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August 30, 2005

When Offering Explanations Is a Bad Thing...

Hilzoy of Obsidian Wings thinks about explanations vs. justifications and unwillingly draws the bright line between "explaining" and "justifying":

Obsidian Wings: Explanation, Justification, Blah Blah Blah: I was so hoping not to write anything about Brad DeLong's post on explanation v. justification -- it is, after all, my day job. But.... To start with the basics: explanation and justification are two quite different things. When you explain something, you try to say why it happened. You do not need to take a position on whether it was good or bad that it happened; you just try to figure out what caused it. When you justify something, you try to say why it was right that something happened. You may be interested in its causes, but only insofar as these affect the moral question involved.... We can try to explain anything that happens.... When rational agents are involved, however, sometimes the right explanation of their conduct refers to their reasons -- why they thought that they were justified in acting as they did. This is not, obviously, a form of explanation that's available to us when we try to understand the motions of the planets....

When we explain the behavior of people using reasons, we normally think not just that they're set up to be able to get the right answer, as my calculator is, but also that they're capable of understanding those reasons and acting on them, as my calculator is not. So explaining via reasons isn't just a heuristic shortcut, as in the case of a calculator.... [And] what matters is not whether the reasons are good ones, but just that they believed them....

If this is right, then there is a clear and obvious difference between explanation and justification. So why do people tend to confuse the two? One easy reason is that both, when applied to people, can cite the reasons why those people did what they did. They will, of course, cite them in different ways.... Both the role of reasons and the form of necessity appealed to in explanation and justification are different, but people aren't always completely clear about this....

The basic view of moral responsibility underlying this is: if you do something which you have every reason to believe could lead to some bad outcome, and if, given what you know at the time, you should not do this thing, and if it does lead to the bad outcome, then you are responsible for that outcome.... This general view explains why responsibility is not zero-sum. The fact that some bad decision of mine helped to produce some state of affairs does not imply that no bad decision of anyone else's helped to produce it as well.... [W]hen someone says... that our decision to go into Iraq with too few troops contributed to the breakdown of order and the murder of innocent Iraqis, what she says does not imply, in any way, that anyone else is less responsible... that Iraqi insurgents are not fully responsible for what they do....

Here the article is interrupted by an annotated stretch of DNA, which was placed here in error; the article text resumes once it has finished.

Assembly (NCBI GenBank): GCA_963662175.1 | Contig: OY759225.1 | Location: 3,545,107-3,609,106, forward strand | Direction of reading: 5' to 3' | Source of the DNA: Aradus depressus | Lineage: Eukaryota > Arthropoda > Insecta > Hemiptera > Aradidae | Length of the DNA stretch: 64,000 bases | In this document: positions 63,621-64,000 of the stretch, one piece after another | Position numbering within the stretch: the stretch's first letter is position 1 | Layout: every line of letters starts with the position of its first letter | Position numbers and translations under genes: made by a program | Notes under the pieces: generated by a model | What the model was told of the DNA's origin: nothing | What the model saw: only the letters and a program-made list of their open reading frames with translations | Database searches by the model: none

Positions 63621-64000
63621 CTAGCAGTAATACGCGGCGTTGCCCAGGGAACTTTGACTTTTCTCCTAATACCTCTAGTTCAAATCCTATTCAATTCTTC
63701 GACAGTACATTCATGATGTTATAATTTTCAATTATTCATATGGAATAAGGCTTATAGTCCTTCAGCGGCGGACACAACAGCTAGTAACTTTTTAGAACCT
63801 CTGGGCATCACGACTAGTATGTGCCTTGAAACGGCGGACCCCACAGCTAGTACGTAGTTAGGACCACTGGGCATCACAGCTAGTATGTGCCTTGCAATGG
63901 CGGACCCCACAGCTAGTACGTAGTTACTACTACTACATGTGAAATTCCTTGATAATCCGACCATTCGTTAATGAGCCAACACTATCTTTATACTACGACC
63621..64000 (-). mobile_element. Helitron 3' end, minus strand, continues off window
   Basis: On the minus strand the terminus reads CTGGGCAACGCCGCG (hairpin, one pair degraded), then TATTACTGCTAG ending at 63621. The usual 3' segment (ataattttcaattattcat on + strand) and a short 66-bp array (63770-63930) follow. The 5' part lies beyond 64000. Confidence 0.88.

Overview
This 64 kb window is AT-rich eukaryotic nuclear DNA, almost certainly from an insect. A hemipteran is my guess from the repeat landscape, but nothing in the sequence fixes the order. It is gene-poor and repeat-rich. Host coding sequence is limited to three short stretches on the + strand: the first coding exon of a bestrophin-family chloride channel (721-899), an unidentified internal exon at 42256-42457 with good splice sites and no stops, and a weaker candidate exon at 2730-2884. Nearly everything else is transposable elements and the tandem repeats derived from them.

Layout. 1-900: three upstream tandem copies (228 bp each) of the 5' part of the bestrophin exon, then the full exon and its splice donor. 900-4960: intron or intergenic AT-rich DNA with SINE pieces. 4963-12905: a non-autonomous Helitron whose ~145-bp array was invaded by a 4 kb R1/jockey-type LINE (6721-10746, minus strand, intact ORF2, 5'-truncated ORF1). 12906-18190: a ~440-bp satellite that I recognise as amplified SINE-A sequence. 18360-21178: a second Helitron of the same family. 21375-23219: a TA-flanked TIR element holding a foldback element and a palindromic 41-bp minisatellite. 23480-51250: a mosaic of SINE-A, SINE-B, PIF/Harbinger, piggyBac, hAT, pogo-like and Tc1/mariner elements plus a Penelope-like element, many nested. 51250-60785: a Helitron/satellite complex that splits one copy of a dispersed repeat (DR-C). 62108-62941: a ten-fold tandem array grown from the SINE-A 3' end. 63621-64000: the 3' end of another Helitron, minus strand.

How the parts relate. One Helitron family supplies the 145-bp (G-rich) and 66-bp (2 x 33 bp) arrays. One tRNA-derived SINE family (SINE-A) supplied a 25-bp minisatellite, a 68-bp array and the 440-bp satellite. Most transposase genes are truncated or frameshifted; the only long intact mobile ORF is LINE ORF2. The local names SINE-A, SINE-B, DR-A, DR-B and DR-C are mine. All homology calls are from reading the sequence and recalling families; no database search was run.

She then goes on to point out that there are circumstances under which it is definitely not OK to offer certain kinds of explanations:

Just because something is true doesn't mean that it's OK to say it in a given situation. For instance: suppose you decide to play blind man's buff on a fifth-floor balcony, and end up falling over the railing onto the sidewalk below, and, as luck would have it, I am standing nearby. And suppose that instead of calling an ambulance, or yelling for a doctor, or tending to your wounds myself, I say: that was really stupid of you, or: I just finished cleaning this sidewalk, and now you've gotten blood all over it.... Just because they're true, however, doesn't mean that there are not other grounds for criticizing me for saying them. I am heartless, more concerned with pointing out your failings than with saving your life, etc.... If my first response to the sight of you bleeding on the sidewalk should be to tend to your wounds, not to tell you how dumb you were, then by the same token my first response to 9/11 should have been to tend to, or (if I wasn't in a position to help directly) at least to mourn with, the dead and injured and those who loved them. It should not have been to point out America's role (if any) in the genesis of terrorist movements; and anyone whose first response to 9/11 was not horror but blaming America would, I think, have shown real moral ugliness....

Posted by DeLong at August 30, 2005 03:37 PM